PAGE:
Note: All references in this article to “US beneficiaries” refer to those considered US residents for income tax purposes, i.e. either US citizens or those who meets the Green Card Test or Substantial Presence Test, that receive a distribution of assets from an estate.
So, you’re a US citizen residing in Australia about to receive an inheritance or become the beneficiary of an estate (US beneficiary). You now have two issues to consider: 1) How do I protect my new assets? And 2) What are my reporting obligations to the US government?
Fortunately, there are no Australian tax implications in these circumstances (estate tax was abolished in Australia in 1979). Furthermore, US beneficiaries are not responsible for the payment of any US federal estate tax due from the distribution of an estate (as the executor of the estate is responsible for all such taxes), with no other implications for the receipt of proceeds except possibly those of a superannuation fund.
Nevertheless, if you mean to protect your assets beyond just keeping them in your own name, then you may need to consider using one or more asset protection strategies, the use of which may incur reporting obligations depending on the nature of the strategy.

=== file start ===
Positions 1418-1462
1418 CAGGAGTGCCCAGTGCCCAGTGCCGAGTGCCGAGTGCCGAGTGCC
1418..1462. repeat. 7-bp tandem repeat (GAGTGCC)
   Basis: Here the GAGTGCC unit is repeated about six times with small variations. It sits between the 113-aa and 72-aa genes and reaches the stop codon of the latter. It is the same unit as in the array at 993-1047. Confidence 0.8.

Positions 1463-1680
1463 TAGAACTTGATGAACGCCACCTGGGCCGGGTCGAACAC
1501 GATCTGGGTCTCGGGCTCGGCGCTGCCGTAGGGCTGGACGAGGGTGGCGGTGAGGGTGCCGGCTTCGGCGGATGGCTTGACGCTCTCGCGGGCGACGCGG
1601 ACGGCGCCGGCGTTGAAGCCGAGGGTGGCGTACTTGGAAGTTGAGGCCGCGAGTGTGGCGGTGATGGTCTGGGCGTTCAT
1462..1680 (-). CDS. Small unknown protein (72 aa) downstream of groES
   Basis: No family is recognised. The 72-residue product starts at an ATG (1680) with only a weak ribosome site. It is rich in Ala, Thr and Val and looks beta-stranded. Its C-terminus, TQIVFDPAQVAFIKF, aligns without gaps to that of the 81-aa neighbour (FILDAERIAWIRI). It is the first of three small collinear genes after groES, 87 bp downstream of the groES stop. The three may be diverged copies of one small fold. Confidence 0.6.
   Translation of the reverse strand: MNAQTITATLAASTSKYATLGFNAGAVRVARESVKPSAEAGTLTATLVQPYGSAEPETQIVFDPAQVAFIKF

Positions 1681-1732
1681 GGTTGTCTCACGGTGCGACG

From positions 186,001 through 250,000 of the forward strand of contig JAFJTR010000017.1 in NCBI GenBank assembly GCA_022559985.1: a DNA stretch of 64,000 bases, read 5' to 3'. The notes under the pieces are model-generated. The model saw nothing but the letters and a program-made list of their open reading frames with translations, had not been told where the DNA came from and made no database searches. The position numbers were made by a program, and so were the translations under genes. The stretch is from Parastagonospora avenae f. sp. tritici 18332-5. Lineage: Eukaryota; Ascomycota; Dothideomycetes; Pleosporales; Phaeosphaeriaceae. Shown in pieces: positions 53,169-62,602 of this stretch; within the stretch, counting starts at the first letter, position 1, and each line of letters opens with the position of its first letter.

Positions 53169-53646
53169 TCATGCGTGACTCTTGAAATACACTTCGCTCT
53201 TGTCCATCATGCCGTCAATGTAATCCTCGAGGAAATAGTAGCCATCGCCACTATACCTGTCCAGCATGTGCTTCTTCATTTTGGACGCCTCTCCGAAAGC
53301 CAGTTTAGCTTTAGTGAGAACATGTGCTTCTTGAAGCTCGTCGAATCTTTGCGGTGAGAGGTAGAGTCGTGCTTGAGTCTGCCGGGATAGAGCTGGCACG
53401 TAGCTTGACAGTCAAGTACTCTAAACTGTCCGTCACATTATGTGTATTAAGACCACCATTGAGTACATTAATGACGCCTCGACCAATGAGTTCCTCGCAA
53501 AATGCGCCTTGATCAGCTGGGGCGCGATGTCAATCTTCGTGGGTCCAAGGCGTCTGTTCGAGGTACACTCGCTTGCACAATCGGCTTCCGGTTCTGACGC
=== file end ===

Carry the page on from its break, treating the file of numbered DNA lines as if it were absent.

Asset Protection for US Inheritances via Trusts
The main asset protection option we’ll discuss here is transferring your assets to a trust. The first two points to consider regarding the use of this strategy are:
- the residence of the trust (where the US government considers the trust to be located); and
- the type of trust to be employed (realising that different types of trusts may incur differing reporting obligations – more on this shortly).
A trust’s residence impacts several things including:
- whether the trust is taxed on its worldwide income (true for domestic US trusts), or only on income that is derived from US sources or that is effectively connected with US trade or business (true for foreign trusts); and
- how US beneficiaries are taxed on distributions from the trust, and reporting obligations for both US beneficiaries and US grantors (i.e. the creator of a particular type of trust called a grantor trust – more on this shortly).
The residence of a trust is determined according to a two-part test based on both jurisdiction and control over the trust.
Note that Australian trusts, including discretionary (family) trusts, are considered “foreign trusts” for US tax purposes if they do not meet both the:
- “court” test – where any US court is able to exercise control over the administration of the trust; and
- “control” test – where one or more US persons have the authority to make all substantial decisions with no other person having power of veto (except the grantor).
For the purposes of this article we will discuss only foreign trusts, e.g. trusts created within Australia by US persons.
Foreign Grantor Trusts
US Persons who are grantors must annually report on Form 1040 all items of trust income and capital gains, regardless of source. The trust itself is ignored and is not subject to tax but rather the grantor is required to include the trust’s income, deductions, credits, gains and losses in his or her Form 1040.
Therefore, a US beneficiary residing in Australia:
- is subject to US federal income tax on their share of the trust;